http://sports.espn.go.com/nfl/column...ohn&id=6672465

By John Clayton
ESPN.com

When the next collective bargaining agreement finally comes to fruition, don't expect to see dramatic changes to how free agency is structured.

The rookie pool is a different story.

Sources say the four-year wait for free agency will remain. Owners are willing to change the mandatory floor of the salary cap to 90 percent, and it's not out of the question for that percentage to grow a percent or two to get the deal done. Thus, if the 2011 salary cap is $120 million, the floor would be $108 million. The cap would be about $7 million less than 2009.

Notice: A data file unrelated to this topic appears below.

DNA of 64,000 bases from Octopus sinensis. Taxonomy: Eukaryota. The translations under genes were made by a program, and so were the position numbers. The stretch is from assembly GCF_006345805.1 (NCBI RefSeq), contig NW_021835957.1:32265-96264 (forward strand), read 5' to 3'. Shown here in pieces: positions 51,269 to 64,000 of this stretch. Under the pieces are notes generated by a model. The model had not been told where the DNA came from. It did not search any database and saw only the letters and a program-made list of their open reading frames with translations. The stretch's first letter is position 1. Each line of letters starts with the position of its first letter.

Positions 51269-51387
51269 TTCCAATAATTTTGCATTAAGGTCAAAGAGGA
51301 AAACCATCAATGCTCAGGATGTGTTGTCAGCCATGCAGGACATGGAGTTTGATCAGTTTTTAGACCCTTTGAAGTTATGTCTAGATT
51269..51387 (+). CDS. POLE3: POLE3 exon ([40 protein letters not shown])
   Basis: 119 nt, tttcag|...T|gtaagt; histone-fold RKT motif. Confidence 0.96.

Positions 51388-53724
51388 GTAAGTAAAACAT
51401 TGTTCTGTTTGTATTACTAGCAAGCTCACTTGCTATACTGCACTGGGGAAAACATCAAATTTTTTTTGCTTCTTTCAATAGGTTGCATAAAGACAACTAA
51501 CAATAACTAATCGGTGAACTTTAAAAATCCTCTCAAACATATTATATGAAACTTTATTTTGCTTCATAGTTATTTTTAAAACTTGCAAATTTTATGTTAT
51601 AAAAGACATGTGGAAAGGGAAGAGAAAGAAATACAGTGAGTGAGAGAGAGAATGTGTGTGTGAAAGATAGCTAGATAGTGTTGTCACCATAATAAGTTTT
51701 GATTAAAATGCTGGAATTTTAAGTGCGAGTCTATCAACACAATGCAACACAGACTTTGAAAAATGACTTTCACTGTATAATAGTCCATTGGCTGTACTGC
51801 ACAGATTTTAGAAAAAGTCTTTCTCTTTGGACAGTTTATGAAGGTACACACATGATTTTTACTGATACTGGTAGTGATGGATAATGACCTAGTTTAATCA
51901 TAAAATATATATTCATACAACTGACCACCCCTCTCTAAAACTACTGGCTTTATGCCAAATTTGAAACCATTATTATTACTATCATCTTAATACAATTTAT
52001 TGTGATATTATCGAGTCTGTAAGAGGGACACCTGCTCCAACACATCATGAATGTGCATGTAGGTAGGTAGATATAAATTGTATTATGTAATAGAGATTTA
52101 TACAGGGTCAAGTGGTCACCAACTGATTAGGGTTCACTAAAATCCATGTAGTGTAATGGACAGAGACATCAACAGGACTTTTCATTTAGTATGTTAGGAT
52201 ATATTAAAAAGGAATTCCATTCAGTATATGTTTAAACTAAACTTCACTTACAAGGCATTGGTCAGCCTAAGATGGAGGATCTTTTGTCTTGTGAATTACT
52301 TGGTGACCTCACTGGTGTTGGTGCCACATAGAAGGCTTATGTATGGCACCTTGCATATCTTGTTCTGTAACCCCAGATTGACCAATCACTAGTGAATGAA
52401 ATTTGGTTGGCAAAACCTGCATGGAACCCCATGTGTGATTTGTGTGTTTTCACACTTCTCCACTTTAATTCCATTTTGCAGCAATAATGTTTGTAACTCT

Sure, there is going to be resistance from some owners, but that is only natural. High- and low-revenue owners aren't going to agree on most things because of the economic impacts on their bottom lines. Low-revenue teams have tougher bottom lines when it comes to handling those salary floors. Commissioner Roger Goodell just has to make sure three-quarters of the owners or more are ready to move forward and get this deal done for the good of the game in the next two to three weeks.

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